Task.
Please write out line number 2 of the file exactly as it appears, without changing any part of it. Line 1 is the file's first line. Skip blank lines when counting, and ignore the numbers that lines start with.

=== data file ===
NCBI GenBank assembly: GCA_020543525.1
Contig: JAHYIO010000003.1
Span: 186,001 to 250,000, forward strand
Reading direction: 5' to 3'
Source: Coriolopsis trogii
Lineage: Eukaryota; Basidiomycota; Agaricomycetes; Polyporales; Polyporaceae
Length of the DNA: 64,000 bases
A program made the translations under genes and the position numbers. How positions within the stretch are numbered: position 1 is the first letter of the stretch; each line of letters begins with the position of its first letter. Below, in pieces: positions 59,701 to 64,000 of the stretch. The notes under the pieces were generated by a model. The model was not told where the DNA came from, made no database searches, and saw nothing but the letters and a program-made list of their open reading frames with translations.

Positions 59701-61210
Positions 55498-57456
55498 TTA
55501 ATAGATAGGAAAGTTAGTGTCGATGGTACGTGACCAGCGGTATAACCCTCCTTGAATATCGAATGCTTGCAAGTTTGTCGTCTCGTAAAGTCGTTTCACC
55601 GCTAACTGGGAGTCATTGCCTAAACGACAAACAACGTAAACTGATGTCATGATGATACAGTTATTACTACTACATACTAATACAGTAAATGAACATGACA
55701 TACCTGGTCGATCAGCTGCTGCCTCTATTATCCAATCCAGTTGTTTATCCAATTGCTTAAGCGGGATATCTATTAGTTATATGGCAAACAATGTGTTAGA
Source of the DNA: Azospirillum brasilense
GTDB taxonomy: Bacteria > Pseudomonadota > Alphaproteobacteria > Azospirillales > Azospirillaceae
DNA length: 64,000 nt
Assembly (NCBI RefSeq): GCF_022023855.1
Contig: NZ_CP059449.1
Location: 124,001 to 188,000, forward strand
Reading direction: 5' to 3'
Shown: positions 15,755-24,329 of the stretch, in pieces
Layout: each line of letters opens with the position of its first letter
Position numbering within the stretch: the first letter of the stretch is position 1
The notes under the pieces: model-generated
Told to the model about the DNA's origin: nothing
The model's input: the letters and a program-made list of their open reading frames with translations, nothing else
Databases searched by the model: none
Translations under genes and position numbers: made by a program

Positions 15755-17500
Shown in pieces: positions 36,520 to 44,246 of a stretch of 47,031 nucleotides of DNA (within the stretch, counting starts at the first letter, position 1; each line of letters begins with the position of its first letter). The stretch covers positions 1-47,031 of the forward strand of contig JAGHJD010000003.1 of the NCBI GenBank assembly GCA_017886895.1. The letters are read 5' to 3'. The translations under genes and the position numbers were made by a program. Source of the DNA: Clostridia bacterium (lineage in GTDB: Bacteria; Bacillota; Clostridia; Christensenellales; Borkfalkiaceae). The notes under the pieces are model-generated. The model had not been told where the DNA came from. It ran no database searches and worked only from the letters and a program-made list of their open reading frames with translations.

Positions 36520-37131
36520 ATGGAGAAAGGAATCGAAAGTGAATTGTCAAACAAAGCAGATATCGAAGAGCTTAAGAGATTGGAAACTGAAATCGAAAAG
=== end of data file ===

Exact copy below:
Contig: JAHYIO010000003.1